Tuesday, 10 April 2012

High Verses and Low Lifes: Charles Bukowski

Thank God for poetry. And thank God for Charles Bukowski! 

Poetry tells it as it is. Up straight and personal. And you couldn't get no more bullet-point-right-between-the-eyes than Charles Bukowski, famed American poet (otherwise known as Laureate of the low-lifes).  Radical, rebellious, raw and real. Alcoholic, low-life and womaniser. Poet, prose writer and artist. Melancholic, miserable and mean. Also, spectacularly brilliant.

For anyone who thinks poetry is complete upper-class snotty-nosed la-de-dah, read  some Charles Bukowski. He spent most of his life on the bottle, womanising and hanging around bars, unemployed, dispirited and hanging on to the edges of life. His poetry is an account of all this (hence the Laureate nickname). 
And it's anything but stuffy. Indeed, it was a while before Bukowski made it onto the reading lists. His work was not mainstream, not anything near. It subverted every tradition and he himself never concerned himself with traditions, never thought of his work as 'literary', merely true.

I must admit, I have just recently discovered Bukowski. And so far, I'm loving his work. It has an edge, raw, but real also. Brave. Couldn't-care-less. Honest. True to the craft. True to himself.

What I really admire about him is how devoted he was to his art. So many poems explore instances of him at his typewriter, pouring words out painstakingly, or easily, practising the act of listening, waiting, while declaring how writing is a curse, and simultaneously a gift. He saw writing as it really was: a compulsion. An urge. A do or die vocation. And living much the same, both a curse and a gift.

On grey days like today, Bukowski is a breath of fresh air, a colouring. He tells things as they are, no bullshit. He injects a good dose of real straight-up truth, a slap in the face of daily dreary sameness, a much-needed wake-up call,  'Your life is your life/don't let it be clubbed into dank submission' (from the outstanding The Laughing Heart). Yes sir. This line has saved me from ennuyed emptiness many a time.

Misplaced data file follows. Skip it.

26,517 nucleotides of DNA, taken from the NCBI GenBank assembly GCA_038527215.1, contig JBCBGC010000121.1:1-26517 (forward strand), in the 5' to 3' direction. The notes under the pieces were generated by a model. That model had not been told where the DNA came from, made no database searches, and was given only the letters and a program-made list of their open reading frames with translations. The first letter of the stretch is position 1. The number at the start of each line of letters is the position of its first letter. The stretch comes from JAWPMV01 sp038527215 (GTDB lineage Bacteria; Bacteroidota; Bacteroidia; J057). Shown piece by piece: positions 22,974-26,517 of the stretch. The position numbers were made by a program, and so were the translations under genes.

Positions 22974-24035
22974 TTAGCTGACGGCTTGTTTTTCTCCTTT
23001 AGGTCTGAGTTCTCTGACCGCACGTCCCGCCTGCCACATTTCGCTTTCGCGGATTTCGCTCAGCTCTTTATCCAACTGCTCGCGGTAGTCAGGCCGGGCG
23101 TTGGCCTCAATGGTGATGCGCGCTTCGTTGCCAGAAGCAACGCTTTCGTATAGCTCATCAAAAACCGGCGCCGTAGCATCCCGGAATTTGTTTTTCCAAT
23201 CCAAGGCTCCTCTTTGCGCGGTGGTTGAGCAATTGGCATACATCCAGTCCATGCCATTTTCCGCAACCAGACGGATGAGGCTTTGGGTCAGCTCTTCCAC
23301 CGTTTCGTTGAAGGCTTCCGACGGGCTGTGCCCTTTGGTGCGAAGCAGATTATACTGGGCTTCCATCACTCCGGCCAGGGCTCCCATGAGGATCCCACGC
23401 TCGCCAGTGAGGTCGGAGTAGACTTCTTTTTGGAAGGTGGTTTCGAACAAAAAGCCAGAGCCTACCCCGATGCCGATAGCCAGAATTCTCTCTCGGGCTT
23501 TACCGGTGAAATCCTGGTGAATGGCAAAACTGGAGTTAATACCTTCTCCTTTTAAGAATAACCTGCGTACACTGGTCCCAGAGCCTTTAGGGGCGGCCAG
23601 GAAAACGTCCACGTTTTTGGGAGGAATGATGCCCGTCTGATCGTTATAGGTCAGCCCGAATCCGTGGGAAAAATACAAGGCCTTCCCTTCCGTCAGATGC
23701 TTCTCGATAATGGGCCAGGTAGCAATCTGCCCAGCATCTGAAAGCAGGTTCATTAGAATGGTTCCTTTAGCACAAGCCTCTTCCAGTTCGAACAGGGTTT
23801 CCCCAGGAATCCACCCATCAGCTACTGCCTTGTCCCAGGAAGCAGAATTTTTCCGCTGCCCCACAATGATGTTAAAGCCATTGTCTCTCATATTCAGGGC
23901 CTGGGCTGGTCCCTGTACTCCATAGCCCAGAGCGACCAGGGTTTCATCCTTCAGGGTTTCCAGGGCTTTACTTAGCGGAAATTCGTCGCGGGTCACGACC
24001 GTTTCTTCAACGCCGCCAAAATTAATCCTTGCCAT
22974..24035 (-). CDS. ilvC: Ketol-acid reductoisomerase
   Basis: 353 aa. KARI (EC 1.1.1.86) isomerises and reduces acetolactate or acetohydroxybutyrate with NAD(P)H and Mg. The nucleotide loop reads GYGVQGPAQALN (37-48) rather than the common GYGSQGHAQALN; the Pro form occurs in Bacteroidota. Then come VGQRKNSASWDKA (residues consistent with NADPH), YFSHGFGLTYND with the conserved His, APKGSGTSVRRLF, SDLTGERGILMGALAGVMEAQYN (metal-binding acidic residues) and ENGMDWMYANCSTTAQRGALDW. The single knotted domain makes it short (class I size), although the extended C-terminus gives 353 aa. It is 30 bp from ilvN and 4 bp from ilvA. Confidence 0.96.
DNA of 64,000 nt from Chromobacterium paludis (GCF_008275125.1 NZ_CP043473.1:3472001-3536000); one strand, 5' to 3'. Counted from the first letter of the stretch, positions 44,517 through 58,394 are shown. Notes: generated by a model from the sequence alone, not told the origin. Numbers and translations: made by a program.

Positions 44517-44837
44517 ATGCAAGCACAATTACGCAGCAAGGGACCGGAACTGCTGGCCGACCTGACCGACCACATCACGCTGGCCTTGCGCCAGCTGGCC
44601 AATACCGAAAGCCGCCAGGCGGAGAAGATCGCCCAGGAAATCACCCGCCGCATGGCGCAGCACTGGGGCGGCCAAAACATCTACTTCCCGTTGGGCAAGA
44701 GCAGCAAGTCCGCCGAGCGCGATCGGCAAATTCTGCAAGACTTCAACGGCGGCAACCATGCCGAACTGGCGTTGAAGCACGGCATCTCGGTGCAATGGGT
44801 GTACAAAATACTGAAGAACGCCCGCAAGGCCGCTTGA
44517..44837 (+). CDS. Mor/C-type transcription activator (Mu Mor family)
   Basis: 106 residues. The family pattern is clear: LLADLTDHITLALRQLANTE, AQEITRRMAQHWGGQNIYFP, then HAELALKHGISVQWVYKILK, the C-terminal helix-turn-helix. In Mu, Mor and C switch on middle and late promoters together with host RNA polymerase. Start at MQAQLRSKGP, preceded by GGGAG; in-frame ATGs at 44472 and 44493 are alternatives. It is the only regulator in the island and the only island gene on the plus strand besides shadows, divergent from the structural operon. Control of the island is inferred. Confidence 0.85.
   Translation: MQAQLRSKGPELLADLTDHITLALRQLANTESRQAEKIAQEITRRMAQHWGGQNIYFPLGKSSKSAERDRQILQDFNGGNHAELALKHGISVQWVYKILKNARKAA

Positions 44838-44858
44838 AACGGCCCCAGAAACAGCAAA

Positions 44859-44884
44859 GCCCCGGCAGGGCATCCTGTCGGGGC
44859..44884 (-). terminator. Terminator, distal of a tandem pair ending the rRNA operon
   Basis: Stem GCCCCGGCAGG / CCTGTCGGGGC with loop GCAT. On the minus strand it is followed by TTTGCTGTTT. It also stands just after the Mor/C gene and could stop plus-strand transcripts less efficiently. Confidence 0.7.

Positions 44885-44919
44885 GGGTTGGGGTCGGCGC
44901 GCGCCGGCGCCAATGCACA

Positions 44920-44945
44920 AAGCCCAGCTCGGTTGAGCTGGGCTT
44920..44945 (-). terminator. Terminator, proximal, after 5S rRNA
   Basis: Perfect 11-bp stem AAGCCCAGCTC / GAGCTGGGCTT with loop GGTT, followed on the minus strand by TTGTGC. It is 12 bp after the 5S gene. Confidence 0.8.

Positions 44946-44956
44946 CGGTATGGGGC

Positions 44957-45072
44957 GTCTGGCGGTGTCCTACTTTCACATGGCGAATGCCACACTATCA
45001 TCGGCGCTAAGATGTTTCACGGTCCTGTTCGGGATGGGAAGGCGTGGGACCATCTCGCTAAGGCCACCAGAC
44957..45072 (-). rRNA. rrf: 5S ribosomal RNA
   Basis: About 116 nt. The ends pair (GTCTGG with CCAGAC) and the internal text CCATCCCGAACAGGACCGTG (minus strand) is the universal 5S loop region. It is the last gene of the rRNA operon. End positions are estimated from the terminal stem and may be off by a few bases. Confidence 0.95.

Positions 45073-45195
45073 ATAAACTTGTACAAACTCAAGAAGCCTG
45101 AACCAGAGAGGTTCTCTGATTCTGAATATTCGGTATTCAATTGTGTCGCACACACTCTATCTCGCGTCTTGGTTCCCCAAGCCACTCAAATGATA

Included are some of my favourite picks below. Be warned some of his poems come with a R rating! (Maybe that's why he's so 'cool' and almost everyone likes him. Adores even.) He's one of America's most popular poets and when you read him, it's easy to see why. 

Anyway, if you haven't read him yet, do! You won't be disappointed. 

~ Siobhán.

(I've included his infamous writer poem 'So You Want to be a Writer?' on a previous post in March.)

Writing - Charles Bukowski

often it is the only
between you and
no drink,
no woman's love,
no wealth
match it.
nothing can save
it keeps the walls
the hordes from
closing in.
it blasts the
writing is the
the kindliest
god of all the
writing stalks
it knows no
and writing
at itself,
at pain.
it is the last
the last
what it

Bluebird - Charles Bukowski

there's a bluebird in my heart that
wants to get out
but I'm too tough for him,
I say, stay in there, I'm not going
to let anybody see
there's a bluebird in my heart that
wants to get out
but I pour whiskey on him and inhale
cigarette smoke
and the whores and the bartenders
and the grocery clerks
never know that
in there.

there's a bluebird in my heart that
wants to get out
but I'm too tough for him,
I say,
stay down, do you want to mess
me up?
you want to screw up the
you want to blow my book sales in
there's a bluebird in my heart that
wants to get out
but I'm too clever, I only let him out
at night sometimes
when everybody's asleep.
I say, I know that you're there,
so don't be
then I put him back,
but he's singing a little
in there, I haven't quite let him
and we sleep together like
with our
secret pact
and it's nice enough to
make a man
weep, but I don't
weep, do

The Laughing Heart - Charles Bukowski

your life is your life
don’t let it be clubbed into dank submission.
be on the watch.
there are ways out.
there is a light somewhere.
it may not be much light but
it beats the darkness.
be on the watch.
the gods will offer you chances.
know them.
take them.
you can’t beat death but
you can beat death in life, sometimes.
and the more often you learn to do it,
the more light there will be.
your life is your life.
know it while you have it.
you are marvelous
the gods wait to delight
in you.


  1. Again, you've done a wonderful thing to remind us of all the various voices of poetry. I love Bukowski's work and it had somehow slipped my mind. Thanks.

    1. Mary, I'm just discovering him and am loving his work! We must pow-wow on him some time. I also got a book the other day in a bargain basement (€5!) of Frank O'Hara, who you were recommending to me one time, and love his work too. I think I have a special affinity for American poets... Been re-reading The Beats at the moment too, so stay tuned for a corresponding post on American poetry soon...!


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